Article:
Shoe Zone is reaping the benefits of its transformation plan, posting strong results for the first half of its current financial year, ended last March 31. The U.K.'s largest discount shoe retailer made massive investments in its store portfolio, closing 35 loss-making units in its fiscal year ended in August 2017, while opening or refitting new locations. In the subsequent six months, it opened 4 units and closed 10 to end with 490 stores in the U.K. and Ireland. The management said that the remaining loss-making stores now make up only 5 percent of Shoe Zone portfolio's, down from 11 percent three years ago.

Meanwhile, the company's “Big Box trial” has continued to perform well in the U.K. The stores tend to be located in retail parks and are on average double the size of many of its urban stores. Shoe Zone now has 12 Big Box stores in operation, with three new units opened during the six-month period, and is aiming to add ten per year. The management said the company's new Big Box focus is helping Shoe Zone to insulate itself against many of the structural issues faced by other retailers. It noted that there has been an increase in vacant out-of-town retail space over the last months, which is contributing to the company finding more space “at the right size and price.”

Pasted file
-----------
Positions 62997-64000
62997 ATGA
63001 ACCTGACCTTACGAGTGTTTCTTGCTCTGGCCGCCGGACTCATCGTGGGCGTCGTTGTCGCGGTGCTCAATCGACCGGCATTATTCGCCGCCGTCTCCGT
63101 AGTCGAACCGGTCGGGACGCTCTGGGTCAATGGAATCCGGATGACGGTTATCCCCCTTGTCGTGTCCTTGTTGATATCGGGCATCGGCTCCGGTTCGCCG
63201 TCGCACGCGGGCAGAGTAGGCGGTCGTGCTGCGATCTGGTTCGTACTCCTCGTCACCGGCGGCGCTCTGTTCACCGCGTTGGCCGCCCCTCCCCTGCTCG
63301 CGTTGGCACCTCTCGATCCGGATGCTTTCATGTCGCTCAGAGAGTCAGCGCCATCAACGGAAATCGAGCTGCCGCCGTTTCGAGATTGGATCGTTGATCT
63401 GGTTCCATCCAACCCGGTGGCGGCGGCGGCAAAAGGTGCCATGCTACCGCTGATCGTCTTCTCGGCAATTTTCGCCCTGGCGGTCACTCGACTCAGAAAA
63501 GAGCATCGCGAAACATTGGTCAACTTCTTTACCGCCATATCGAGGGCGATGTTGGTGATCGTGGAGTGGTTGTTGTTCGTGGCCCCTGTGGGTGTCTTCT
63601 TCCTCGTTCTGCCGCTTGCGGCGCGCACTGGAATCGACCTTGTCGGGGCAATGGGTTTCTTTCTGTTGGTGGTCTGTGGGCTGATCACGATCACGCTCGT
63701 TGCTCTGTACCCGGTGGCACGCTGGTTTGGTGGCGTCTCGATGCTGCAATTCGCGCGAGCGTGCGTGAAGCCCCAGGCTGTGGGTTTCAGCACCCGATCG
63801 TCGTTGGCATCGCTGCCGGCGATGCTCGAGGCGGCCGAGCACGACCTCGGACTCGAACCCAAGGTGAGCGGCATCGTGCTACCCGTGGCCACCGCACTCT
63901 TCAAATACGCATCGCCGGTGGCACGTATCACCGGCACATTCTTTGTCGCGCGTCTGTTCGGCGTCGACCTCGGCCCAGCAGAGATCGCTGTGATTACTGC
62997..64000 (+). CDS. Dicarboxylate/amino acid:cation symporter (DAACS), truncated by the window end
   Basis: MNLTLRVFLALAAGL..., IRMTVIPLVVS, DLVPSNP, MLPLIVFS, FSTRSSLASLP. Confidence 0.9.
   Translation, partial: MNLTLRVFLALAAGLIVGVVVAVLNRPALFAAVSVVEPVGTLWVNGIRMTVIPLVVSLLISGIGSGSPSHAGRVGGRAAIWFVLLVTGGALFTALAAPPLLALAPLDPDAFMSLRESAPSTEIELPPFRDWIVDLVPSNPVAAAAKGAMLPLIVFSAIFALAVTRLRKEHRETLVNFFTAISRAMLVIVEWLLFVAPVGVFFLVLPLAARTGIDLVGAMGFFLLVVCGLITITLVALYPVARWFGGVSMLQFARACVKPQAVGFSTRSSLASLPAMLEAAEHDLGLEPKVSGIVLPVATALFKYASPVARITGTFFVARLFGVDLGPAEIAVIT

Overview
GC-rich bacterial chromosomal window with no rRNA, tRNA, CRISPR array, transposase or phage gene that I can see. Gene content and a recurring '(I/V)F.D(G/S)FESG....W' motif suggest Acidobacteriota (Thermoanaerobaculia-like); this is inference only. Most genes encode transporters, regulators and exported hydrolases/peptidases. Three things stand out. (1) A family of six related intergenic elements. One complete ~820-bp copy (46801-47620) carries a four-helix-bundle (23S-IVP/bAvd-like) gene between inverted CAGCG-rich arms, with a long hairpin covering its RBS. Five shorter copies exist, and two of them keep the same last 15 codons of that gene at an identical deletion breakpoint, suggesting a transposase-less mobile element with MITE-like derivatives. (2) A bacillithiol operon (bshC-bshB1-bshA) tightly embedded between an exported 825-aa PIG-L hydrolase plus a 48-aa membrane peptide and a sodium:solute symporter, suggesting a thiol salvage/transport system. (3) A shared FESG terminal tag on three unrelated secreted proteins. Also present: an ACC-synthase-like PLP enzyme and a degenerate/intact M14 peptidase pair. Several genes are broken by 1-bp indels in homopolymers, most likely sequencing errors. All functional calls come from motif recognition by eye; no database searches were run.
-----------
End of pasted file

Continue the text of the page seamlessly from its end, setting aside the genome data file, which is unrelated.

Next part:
The company's sales rose by 1.1 percent in the first half to 73.7 million pounds sterling (€84.3m-$98.4m), out of which £3.1 million (€3.5m-$4.1m) came from its Big Box stores. Multi-channel retail sales went up by 21 percent to £4.9 million (€5.6m-$6.5m). Shoe Zone also increased direct sourcing: footwear orders placed directly with overseas factories rose to 87.1 percent of total footwear orders in the half-year, up from 84.7 percent the corresponding period a year ago.

The company says that its ongoing strategic focus on the property portfolio continued to benefit the business, with careful management of leases and measured opening of core and Big Box stores. It also attributed its performance to a close management of costs and its ability to maintain appealing key price-points and multi-buy offers for its customers. Multi-channel revenue continued to grow profitably, especially via mobile devices, which remains an ongoing area of development for the business.

However, the product gross margin declined by 2.2 percentage points to 60.6 percent, due to higher write-downs early in the financial year and a change in the sales mix in the second quarter. The group posted a pre-tax profit of £955,000 (€1.1m-$1.3m) for the first half, compared with £309,000 in the same period in 2017.